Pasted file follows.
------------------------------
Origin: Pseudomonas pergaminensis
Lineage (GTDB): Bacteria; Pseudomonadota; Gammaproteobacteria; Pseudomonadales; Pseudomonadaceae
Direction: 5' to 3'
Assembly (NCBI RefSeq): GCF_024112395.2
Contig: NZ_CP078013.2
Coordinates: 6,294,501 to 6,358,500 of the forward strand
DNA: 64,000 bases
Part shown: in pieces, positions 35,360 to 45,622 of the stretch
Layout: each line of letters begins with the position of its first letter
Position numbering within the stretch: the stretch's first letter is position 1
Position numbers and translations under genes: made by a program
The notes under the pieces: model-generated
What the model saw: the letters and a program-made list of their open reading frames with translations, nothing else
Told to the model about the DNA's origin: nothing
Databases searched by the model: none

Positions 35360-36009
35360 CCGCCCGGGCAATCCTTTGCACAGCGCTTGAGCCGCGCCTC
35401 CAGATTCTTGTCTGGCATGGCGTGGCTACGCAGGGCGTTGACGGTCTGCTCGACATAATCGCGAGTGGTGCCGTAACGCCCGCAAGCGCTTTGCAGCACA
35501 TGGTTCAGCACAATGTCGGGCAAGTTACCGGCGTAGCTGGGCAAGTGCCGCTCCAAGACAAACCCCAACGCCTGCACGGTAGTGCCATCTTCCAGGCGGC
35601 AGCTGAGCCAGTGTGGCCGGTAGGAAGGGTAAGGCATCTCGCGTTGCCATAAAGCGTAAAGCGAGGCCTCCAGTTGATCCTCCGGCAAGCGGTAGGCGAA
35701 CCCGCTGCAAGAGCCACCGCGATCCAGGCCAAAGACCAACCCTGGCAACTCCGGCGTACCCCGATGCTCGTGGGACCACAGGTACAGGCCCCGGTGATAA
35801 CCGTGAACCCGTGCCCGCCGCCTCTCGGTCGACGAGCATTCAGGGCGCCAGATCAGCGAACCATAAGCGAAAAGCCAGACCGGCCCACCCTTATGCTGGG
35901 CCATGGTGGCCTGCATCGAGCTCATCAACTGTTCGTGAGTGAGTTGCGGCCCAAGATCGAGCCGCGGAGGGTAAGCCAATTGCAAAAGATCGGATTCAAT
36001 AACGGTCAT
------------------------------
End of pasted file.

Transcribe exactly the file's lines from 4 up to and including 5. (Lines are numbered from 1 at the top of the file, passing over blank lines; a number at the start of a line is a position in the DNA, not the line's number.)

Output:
Assembly (NCBI RefSeq): GCF_024112395.2
Contig: NZ_CP078013.2